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    If you shoot center mass, odds are the bad guy is going to die. I'm OK with that. Head shots and "knee capping" are for unrealistic Hollywood movies. If the adrenaline is pumping and you miss CM resulting in a hit to the head or extremities that's fine. As long as you STOP the THREAT. The bad guy might deserve 30 rounds after they hit the ground screaming but you can't justify it. It's bad enough to have to deal with these people in the first place. Why let them ruin your life by answering the LEO questions the wrong way. Anything other than you feared for your life and fired to stop the threat will likely put you in jail. Even the lowest scumbag has someone looking to cash in on their death/injury. Unfortunately you need to make sure you are considered the victim, not them.
     
  8. Alaska444

    Alaska444 Well-Known Member

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    I have a 20 ga with #4 Buckshot and one of my 556/223 ARs by my bedside.
     
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  9. CCHolderinMaine

    CCHolderinMaine Garandaholic Supporting Member

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    Still just semantics.
    If you shoot at someone and you don't shoot to kill, what are you doing? Shooting to warn? In virtually every state, you are not defending yourself from a lethal threat if you shoot to warn.
    If you can shoot to warn, you can retreat.
    The only justified shooting is one that you made because you feared for your life. If you fear for your life, you shoot to kill.
    You go into court and say "I just shot him in the leg to warn him" You're going to jail.
    You pull the trigger until the gun is empty. Anything less is premeditated.
     
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  10. Alaska444

    Alaska444 Well-Known Member

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    True but lawyers live in semantics.

    We were cautioned in our CCW classes yo never say kill. Always stop.

    I can't quote a specific case but folks have condemned themselves by spouting off after a legitimate self defense.

    The Armed Citizens Legal Defense Network likewise repeats this in just about all their training videos as well.

    http://concealednation.org/2018/06/...-shoot-to-wound-need-to-abandon-that-mindset/
     
    Last edited by a moderator: Nov 2, 2019
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  11. CCHolderinMaine

    CCHolderinMaine Garandaholic Supporting Member

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    I never said what you should SAY that you did.
    One of the basic rules of firearms...you never point a gun at anything you don't intend to destroy. If you're not willing to kill what you're shooting, don't point the gun at it.
    I'd wager more people get into trouble after a shooting when they try and mitigate the fact that what they did was try and kill someone.
    You waver a tiny bit from "I was sure he/she was going to kill me" and you've opened the door for the attorneys to make you the bad guy.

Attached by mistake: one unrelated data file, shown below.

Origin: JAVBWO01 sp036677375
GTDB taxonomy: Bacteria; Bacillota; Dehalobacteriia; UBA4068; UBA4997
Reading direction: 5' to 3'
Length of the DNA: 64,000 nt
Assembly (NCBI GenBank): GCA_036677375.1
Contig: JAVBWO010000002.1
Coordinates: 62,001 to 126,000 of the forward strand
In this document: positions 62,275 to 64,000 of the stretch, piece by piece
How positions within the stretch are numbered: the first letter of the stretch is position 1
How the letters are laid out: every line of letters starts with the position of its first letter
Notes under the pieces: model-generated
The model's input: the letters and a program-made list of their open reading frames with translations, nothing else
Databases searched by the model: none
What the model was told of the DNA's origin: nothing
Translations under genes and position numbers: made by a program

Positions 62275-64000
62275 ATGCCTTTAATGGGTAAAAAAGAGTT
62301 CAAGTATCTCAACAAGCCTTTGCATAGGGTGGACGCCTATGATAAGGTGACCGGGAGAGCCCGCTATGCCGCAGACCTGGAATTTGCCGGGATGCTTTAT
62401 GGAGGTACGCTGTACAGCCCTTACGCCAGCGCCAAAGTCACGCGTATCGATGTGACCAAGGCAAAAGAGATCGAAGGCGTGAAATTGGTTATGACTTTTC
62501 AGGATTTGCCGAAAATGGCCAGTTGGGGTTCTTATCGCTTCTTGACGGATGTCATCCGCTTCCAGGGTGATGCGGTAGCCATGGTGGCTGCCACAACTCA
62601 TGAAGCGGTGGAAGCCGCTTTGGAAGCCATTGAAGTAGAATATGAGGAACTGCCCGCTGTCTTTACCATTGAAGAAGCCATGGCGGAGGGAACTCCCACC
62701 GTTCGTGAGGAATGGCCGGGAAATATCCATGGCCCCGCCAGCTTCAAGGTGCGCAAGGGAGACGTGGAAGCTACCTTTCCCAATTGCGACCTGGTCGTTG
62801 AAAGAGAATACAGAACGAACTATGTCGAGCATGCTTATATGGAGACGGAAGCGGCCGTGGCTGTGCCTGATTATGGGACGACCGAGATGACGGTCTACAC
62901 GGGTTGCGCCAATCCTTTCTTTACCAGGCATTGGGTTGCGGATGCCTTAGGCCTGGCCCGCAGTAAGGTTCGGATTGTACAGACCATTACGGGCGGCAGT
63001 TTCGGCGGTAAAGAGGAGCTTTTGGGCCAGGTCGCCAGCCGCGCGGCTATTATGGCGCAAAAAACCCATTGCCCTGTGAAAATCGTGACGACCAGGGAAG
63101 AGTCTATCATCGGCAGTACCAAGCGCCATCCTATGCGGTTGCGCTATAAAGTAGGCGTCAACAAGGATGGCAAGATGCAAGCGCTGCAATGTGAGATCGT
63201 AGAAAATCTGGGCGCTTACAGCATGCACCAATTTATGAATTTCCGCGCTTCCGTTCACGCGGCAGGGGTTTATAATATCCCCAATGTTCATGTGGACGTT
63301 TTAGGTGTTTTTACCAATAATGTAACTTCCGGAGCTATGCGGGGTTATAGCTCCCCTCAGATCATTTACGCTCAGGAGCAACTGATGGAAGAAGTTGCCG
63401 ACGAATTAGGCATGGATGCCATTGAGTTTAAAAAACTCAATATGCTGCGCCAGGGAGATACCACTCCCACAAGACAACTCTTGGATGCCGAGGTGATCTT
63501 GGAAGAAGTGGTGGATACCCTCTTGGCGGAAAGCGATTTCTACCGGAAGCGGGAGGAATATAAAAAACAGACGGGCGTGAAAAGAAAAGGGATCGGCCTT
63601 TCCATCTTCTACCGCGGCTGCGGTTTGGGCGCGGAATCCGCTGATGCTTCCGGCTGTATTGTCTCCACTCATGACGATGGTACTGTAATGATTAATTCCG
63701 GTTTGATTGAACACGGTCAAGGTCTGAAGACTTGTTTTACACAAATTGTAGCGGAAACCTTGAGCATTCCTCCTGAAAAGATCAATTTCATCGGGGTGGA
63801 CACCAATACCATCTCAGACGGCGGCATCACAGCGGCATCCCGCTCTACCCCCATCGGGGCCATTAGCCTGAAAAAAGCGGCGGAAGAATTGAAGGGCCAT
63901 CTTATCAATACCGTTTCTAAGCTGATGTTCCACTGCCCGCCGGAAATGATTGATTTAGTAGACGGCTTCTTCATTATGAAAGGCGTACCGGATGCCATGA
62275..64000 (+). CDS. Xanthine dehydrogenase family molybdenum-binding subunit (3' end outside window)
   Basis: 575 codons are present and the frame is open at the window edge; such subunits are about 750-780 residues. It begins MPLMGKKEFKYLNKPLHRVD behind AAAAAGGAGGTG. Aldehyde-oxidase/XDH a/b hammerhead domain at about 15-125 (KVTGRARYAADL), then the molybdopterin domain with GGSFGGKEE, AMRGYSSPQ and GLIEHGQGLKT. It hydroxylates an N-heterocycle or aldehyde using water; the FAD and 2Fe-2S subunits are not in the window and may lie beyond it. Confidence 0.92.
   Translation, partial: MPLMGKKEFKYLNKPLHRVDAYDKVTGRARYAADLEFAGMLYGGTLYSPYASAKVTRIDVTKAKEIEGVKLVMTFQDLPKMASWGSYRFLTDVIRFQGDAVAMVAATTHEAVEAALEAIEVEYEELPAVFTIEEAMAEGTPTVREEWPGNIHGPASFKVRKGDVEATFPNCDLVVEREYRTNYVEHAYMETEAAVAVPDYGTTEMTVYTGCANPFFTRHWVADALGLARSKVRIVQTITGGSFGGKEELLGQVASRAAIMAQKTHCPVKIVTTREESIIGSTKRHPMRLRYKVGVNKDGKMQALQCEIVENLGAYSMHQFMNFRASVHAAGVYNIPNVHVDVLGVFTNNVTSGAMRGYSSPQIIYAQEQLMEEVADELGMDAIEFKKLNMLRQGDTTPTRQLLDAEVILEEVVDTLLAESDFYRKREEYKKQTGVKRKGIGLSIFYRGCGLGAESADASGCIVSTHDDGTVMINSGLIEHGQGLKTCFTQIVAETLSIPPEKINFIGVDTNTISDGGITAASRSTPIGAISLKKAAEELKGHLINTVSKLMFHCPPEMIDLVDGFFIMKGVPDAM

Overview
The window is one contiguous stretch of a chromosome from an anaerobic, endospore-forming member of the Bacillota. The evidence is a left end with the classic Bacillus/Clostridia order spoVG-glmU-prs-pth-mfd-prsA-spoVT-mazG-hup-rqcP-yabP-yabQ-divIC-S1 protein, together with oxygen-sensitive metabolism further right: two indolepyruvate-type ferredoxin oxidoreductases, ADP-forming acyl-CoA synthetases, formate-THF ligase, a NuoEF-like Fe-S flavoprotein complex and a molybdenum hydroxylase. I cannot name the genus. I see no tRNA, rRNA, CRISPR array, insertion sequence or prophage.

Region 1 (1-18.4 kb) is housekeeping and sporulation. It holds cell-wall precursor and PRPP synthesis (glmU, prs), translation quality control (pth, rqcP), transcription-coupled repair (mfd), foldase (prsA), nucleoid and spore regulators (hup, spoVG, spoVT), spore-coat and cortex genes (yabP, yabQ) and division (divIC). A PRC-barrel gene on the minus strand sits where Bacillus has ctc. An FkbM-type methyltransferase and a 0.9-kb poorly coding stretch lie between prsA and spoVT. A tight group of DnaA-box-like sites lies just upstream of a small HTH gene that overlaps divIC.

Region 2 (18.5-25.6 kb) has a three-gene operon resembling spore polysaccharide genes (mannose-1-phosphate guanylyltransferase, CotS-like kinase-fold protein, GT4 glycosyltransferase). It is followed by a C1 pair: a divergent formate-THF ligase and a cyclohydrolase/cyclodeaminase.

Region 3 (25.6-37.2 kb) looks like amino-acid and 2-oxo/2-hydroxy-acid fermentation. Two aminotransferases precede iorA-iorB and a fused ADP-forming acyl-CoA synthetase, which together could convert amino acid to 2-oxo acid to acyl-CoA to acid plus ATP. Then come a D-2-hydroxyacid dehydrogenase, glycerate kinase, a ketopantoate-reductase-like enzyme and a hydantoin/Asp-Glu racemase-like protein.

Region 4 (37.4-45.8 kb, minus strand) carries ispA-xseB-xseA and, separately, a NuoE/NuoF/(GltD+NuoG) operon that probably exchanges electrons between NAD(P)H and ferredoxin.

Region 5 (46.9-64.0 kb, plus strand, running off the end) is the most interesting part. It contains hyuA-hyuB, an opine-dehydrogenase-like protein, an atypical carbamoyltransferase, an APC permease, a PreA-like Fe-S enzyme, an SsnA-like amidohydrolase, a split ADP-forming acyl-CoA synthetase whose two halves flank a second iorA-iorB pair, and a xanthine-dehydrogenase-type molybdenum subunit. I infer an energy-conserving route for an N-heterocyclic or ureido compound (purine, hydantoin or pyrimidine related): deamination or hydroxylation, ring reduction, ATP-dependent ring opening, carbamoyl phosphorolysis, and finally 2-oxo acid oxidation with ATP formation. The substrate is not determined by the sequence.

I agree, don't say kill, just keep shaking and shivering telling everybody who'll listen that he was trying to kill me.

    Sounds good, just too neat and tidy.
    If someone pulls a gun on me and I really think he's going to kill me. I'm honestly not sure how I would react, but assuming I do well, I'm pulling my gun and shooting. If I hit him in the shoulder, how long is it before he stops? Probably not as long as it takes him to pull his trigger. Probably not as long as it takes for me to pull mine again.
    Of course you don't jump up and say "I was trying to kill him".
    I disagree with that article when it says "flash the gun"
    That breaks every general gun rule and CC rule I've ever read.
     
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  12. carver

    carver Well-Known Member Supporting Member

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    It's a sad situation we live in today. We have to defend ourselves against thieves, politicians, and lawyers, if we ever have to defend our on lives. We had better make double sure that we are lawyered up, and knowledgeable about what we can, and can not do, to defend ourselves, our family, and our property. I live in TX, and we have different laws than some other states. And all states have different laws than others. If we do not prepare for the fall out of shooting a BG, before we get started, we just may end up in jail ourselves.
     
  13. Moonweasel

    Moonweasel New Member

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    My home defense gun is a Springfield XDs .45 that holds 7 rounds and I’m confident using it. I really think that confidence is the key to home defense. I think that many factors weigh into choosing the right weapon for in the home protection. For instance, will over penetration be an issue for you. It certainly would be if you live in an apartment or you have children between you and the bad guy. The 30-30 and .223 will over penetrate if you miss your intended target. However, once again I would stress confidence in your ability to hit your target square.